I’ve been listening to Sabaton’s new album, The Great War, a lot lately. It’s good, y’all. Check it out.
There are several tracks that both my kids and I enjoy. Attack of the Dead Men is a dark and spooky ode to the defenders of Osowiec Fortress, who, according to legend, made a final charge after being hit with gas that should have killed them. Devil Dogs is a bombastic, roaring tribute to the US Marines at the battle of Belleau Woods. You can’t help but cheer for the crayon eaters when that comes on. The Red Baron pays homage to the most famous fighter pilot of all time, Baron Manfred von Richthofen, and soars to appropriate heights with unabashed glee. And, of course, Fields of Verdun gives listeners a glimpse into one of the bloodiest, and longest, battles in history. It has a kickass music video, too.
But far and away, one of my favorite tracks is 82nd All The Way. It tells the story of Sergeant Alvin York, the most famous American hero of the First World War. Take a second to watch the video, then come back and read the rest.
For those of you who don’t know, Alvin York was born into a poor family in the Great Smoky Mountains. Growing up in abject poverty, he had to learn to hunt from a young age if he wanted to eat. This, naturally, meant that he was an excellent marksman, because like many of us, he was fond of not starving to death.
Like most young men of his age in that region, he spent much of his youth drinking, gambling, and brawling. That is, until the death of a close friend made him forsake his ways and turn to the church. He became deeply religious, and a staunch pacifist. So much so that when the war finally made its way to his sleepy mountain community, he filed as a conscientious objector. His request to stay away from the fighting was denied. After much soul-searching, and no small amount of convincing from his commander and chaplain, he decided to give it his best.
Unlike many in later years, who would claim religious or moral objections to fighting simply as a way to stay out of war, York was no coward.
On October 8, 1918, York and his men were part of an American push into the Argonne Forest, a hotly contested piece of land that the Germans were rather keen on holding onto. He and his squad were separated from the main force, and found themselves lost deep in the forest. They stumbled onto a group of German soldiers completely unprepared to defend themselves, and promptly surrendered. However, a nearby machine gun nest opened fire on both York and the surrendering Germans. As his best friend lay dying in a pool of blood, the legend of Alvin York was born.
York singlehandedly attacked the nest. He killed as many as 25 men with his backwoods Tennessee marksmanship, and then killed another six with his pistol, as they charged with bayonets. The rest of the Germans, stunned by York’s insanely good shooting and possibly his epic mustache, surrendered.
On their way back to the lines, York and his tiny group of survivors encountered force after group of exhausted Germans, most of whom surrendered without a fight, although a couple took some persuading. All in all, the soon-to-be Sergeant captured 132 Germans, including four officers, and several machine guns. His actions allowed the Americans to renew their attack. According to French Field Marshal Ferdinand Foch, York’s feats were “…the greatest thing accomplished by any soldier of all the armies of Europe.”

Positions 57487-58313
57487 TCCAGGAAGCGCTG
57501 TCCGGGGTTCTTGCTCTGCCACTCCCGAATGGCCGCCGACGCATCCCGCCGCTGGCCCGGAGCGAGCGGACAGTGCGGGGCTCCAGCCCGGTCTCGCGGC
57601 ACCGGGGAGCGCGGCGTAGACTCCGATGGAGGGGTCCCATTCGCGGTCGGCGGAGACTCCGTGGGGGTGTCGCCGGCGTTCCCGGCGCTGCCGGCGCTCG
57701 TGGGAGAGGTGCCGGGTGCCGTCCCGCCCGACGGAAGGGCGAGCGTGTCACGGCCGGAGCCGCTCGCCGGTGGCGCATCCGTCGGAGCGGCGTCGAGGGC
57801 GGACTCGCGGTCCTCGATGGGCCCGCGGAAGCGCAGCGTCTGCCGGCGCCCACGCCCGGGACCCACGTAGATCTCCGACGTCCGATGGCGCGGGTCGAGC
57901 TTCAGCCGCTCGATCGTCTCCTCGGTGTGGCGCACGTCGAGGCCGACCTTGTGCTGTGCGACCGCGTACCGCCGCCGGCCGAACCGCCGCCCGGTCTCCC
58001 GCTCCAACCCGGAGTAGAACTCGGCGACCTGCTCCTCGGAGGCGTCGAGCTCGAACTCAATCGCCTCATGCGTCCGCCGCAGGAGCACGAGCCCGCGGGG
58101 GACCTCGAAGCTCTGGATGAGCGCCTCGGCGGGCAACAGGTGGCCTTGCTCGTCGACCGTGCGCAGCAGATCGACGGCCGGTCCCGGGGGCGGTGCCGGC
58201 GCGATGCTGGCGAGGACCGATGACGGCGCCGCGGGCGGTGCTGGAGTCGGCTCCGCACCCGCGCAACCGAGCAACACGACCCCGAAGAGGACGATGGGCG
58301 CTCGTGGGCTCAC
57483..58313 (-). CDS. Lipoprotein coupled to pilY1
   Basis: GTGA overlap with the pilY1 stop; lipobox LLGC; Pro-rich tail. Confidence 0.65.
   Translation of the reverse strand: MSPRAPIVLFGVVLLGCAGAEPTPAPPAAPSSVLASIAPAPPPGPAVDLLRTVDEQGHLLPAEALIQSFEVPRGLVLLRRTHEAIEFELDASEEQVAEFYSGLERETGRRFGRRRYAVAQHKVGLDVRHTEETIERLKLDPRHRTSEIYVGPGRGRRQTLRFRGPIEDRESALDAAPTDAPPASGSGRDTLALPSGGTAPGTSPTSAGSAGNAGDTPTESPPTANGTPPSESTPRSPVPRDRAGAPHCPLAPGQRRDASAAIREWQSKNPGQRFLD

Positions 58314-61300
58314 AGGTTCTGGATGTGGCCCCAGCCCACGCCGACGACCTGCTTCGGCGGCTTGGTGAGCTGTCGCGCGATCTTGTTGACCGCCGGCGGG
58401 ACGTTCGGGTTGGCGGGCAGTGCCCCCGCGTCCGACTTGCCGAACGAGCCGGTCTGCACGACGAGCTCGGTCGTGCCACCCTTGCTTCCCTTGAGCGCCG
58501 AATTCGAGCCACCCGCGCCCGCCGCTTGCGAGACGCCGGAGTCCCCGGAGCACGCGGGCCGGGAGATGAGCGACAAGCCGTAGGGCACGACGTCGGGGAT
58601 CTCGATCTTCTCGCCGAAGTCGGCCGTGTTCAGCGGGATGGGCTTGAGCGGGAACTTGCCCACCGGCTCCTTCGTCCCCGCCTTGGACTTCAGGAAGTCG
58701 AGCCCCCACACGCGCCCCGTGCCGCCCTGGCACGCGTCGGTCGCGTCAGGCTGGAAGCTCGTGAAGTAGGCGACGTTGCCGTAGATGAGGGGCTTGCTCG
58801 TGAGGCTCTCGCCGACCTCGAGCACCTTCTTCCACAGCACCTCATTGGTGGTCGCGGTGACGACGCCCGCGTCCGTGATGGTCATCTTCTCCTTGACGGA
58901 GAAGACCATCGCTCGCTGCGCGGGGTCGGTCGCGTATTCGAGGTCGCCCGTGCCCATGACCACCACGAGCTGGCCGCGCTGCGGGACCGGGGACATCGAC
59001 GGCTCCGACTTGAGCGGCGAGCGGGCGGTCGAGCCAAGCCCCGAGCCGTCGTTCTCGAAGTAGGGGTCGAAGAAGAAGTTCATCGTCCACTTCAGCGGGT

That’s more than a little badass. But what’s possibly even more badass is what York did with his post-War fame.
York consistently refused to use his fame for personal profit, instead championing a variety of charitable causes. Growing up poor and relatively uneducated gave him a deeply personal stake in pushing for education and modernization in the Appalachians. He even went so far as to only sign off on the creation of a movie about his life and deeds in The Great War to fund an interdenominational Bible school for children in the area.
There’s no doubt that Alvin York was, by all accounts, a great man. Now, more than ever, America needs more people like him.
The Global War on Terror (GWOT) doesn’t really have any national heroes like Sergeant York. Despite the fact that he ended up as a Colonel in the Tennessee National Guard, he was most famously and fondly remembered as Sergeant. Chris Kyle was about the closest we had, and his legacy was marred by a number of controversies. Although tales of mighty deeds abound, no one has reached the level of celebrity and acclaim as a humble man from the backwoods of Tennessee.
And yet, veterans of the GWOT, possibly more than any other generation before them, have devoted a lot of time and energy to exploiting their status as veterans for a variety of causes. Numerous veteran-owned and operated companies have created jobs, donated tremendous sums to charities, and have worked hard to make life better for people across the globe. For example, I’m a fan of Combat Flip Flops for the work they do. Plus, they make shoes in my size, which is no easy “feat”. Props to them for catering to the occasional Sasquatch.
There’s no doubt that we live in troubled times. America is facing its greatest challenge since the Civil War. If it’s going to pull through, it needs us, its servicemen and women who signed on the dotted line, to keep on serving. It needs us now, more than ever, to continue the work started by York. If a plainspoken man from the poorest part of the poorest region in the country could have such an impact in the days before the Internet, just imagine what we could do today.
This first appeared in The Havok Journal on August 23, 2020.
Kevin is a thirteen-year veteran of the North Carolina Army National Guard, with deployments to Egypt and Syria. He was going to be a lifer like you, but then he took a staircase to the knee.
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